LAKE BUENA VISTA, Fla. -- Jordan Lennerton can't pinpoint when the epiphany happened, but at some point last summer, he realized his identity crisis as a hitter.
Halfway through the season at Triple-A Toledo, the first baseman had more walks than base hits. He a sub-.200 batting average with an on-base percentage topping .300. He was a Futures Game and Triple-A All-Star, yet he was at risk of playing his way out of the Tigers organization -- all for trying to be somebody else.
"I wanted to make sure that it kept going. I didn't want to disappoint," he said. "I wanted to ride that wave and keep performing. I don't think I went about it the right way. I feel like I started pressing. Rather than doing what I felt comfortable doing, I tried to be a player that I wasn't."
He wanted to be a player who could force his way into the Major Leagues, unlocking himself from the jam he faced playing the same position as Miguel Cabrera. Instead, he went in reverse.
"I was walking a lot," Lennerton said. "And I feel like I was walking a lot because I was uncomfortable. I wasn't trusting myself to put a good swing on certain pitches. And so I wouldn't swing at that, and I'd go deep into counts and then end up working a walk.
"... But again, I was trying to do something new. I was trying to create power in a way that I hadn't before, and I got myself in trouble with that. But the second half, I had the realization that this is my career and I've gotten to this point doing a certain thing, being comfortable using the whole field rather than just the right side. And I went back to that and I hit [.337 from July 1 on], kind of salvaged my season and felt good about the way that I finished."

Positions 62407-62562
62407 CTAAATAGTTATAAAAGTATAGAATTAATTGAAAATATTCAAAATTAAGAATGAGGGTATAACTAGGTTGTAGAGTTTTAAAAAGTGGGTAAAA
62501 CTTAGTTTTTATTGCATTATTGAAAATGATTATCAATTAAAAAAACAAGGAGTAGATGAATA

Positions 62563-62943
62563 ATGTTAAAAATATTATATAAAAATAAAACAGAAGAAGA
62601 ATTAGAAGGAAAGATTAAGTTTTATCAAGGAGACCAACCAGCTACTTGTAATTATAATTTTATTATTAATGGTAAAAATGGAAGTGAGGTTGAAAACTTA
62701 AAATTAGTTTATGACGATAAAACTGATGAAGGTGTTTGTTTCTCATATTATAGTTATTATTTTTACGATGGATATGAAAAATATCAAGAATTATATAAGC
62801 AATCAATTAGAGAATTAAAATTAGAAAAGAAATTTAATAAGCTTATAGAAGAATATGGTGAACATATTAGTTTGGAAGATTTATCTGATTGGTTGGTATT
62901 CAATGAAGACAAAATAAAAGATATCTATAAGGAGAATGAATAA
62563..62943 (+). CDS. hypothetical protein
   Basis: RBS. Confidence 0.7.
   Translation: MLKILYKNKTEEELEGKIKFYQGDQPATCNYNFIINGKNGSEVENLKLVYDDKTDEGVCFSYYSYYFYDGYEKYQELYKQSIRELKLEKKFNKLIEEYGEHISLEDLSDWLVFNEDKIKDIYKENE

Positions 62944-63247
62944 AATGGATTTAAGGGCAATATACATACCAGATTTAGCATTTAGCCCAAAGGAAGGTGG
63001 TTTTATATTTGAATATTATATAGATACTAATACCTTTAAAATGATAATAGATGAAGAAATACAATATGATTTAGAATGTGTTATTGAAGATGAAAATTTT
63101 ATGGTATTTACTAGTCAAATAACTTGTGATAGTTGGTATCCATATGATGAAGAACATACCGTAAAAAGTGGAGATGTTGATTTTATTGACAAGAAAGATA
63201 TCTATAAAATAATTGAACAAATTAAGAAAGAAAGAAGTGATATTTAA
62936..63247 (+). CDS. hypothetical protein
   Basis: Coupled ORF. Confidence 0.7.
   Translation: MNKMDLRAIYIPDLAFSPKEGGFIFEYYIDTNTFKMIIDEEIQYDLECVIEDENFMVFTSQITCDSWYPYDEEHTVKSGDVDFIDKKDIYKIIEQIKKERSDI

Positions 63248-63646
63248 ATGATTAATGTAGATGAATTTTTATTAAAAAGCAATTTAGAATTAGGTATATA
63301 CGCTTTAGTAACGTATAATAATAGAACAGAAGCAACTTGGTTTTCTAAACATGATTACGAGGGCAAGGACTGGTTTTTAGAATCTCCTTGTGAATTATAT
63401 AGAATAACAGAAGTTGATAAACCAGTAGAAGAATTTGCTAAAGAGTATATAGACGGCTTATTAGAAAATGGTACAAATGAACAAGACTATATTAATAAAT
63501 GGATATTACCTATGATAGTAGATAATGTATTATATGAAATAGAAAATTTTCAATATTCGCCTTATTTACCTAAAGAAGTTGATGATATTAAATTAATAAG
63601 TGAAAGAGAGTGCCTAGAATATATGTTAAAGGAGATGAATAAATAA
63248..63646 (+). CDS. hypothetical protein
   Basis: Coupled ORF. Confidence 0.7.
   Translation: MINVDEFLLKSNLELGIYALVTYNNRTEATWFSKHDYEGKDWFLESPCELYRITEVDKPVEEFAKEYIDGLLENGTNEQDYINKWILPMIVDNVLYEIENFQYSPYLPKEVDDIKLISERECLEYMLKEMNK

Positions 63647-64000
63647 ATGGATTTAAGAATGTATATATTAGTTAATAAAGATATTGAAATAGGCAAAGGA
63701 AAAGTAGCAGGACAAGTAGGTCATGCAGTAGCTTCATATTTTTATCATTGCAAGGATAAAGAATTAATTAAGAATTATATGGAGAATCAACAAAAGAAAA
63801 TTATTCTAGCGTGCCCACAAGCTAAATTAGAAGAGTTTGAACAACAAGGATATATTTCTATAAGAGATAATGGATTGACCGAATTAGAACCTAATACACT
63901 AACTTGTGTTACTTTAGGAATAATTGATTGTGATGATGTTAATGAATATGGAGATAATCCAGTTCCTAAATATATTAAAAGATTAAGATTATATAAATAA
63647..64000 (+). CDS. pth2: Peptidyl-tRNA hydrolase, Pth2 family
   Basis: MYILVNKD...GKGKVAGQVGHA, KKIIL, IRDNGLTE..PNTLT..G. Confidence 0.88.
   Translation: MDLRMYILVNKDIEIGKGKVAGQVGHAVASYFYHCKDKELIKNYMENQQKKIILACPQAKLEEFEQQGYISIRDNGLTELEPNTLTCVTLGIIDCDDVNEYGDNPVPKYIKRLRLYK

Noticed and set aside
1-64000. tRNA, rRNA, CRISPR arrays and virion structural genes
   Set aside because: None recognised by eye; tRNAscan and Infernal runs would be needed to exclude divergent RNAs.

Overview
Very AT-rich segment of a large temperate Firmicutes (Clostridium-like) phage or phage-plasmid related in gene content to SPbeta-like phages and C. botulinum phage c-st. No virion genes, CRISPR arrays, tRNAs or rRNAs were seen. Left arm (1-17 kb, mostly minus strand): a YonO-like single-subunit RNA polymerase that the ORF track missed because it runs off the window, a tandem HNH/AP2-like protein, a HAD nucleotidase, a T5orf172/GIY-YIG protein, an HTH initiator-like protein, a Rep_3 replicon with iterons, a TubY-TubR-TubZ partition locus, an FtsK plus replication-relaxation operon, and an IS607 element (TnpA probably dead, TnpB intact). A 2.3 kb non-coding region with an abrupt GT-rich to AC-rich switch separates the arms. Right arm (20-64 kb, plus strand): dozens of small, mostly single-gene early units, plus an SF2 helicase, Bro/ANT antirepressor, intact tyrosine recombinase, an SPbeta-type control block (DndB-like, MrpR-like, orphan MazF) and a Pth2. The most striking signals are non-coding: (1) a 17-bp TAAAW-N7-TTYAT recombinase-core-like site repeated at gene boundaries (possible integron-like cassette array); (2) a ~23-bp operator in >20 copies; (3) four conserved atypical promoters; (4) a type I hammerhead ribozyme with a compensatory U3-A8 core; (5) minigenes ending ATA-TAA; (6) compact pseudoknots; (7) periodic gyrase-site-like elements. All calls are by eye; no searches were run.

He hit well enough that Tigers officials pushed to re-sign him as a Minor League free agent. Depending on the injury recoveries of Cabrera and Victor Martinez, he could open the season as the Tigers' first baseman.
It's a reversal of roles for someone who just turned 29 last month and seeks his first Major League at-bat. Yet compared to last year, he looks downright relaxed, even confident.
"Lenny's pretty quiet. He goes about his business," manager Brad Ausmus said. "Lenny and [Aaron] Westlake have gotten a lot of at-bats because of the situation with Miggy."
Indeed, after mainly late-inning appearances last spring, he ranks among the team leaders in at-bats.
"All you want in Spring Training is playing time in front of the people who make decisions," he said. "That's all you can ask for from them. The rest is up to me."
So far, he's taking advantage. Lennerton's 2-for-4, two-run performance Friday included a double off Jose Veras and raised his average to .350. He's not crushing home runs, but he's producing.
He has Tigers officials closely watching, given their situation. He also has the attention of opposing scouts.
"Ultimately, I want to be able to play for the Detroit Tigers, but playing in the big leagues is the big picture," he said. "If I had my choice, I'd be a Detroit Tiger."
Jason Beck is a reporter for MLB.com. Read Beck's Blog and follow him on Twitter @beckjason. This story was not subject to the approval of Major League Baseball or its clubs.